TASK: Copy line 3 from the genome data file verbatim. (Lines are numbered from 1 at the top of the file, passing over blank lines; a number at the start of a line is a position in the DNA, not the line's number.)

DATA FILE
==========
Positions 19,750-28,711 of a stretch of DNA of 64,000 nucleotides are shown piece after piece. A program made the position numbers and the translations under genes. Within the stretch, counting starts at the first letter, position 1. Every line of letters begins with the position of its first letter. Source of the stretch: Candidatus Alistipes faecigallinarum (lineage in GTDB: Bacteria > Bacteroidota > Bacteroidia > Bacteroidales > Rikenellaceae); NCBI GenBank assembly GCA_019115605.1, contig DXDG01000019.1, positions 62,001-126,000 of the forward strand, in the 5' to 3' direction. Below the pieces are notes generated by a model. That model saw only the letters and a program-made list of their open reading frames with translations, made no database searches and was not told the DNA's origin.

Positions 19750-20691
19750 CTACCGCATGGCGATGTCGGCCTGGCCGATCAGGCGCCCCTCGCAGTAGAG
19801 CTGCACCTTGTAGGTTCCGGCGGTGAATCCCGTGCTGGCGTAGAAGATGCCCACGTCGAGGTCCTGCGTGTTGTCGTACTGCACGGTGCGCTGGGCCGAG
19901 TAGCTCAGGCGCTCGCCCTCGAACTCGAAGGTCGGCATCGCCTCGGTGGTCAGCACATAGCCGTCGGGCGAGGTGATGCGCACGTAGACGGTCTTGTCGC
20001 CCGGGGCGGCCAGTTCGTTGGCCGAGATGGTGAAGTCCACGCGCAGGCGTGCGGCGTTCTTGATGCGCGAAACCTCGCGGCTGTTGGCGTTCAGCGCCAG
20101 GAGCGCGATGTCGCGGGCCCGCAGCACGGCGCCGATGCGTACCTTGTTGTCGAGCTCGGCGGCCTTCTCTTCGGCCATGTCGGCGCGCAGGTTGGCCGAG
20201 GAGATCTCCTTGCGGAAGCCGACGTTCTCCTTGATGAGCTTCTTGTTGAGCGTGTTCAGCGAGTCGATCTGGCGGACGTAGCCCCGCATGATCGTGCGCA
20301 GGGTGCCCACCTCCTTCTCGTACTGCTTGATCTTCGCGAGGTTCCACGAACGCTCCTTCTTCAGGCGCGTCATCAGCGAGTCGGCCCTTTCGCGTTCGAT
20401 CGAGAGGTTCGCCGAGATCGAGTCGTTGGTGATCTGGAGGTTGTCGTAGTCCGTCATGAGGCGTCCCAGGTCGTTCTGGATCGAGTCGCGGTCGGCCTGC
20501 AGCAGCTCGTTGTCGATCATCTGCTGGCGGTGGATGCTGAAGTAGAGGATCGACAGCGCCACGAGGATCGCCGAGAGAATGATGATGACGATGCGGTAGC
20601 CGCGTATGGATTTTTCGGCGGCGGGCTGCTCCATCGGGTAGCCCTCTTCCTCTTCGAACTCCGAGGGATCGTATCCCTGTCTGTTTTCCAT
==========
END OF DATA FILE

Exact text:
19750 CTACCGCATGGCGATGTCGGCCTGGCCGATCAGGCGCCCCTCGCAGTAGAG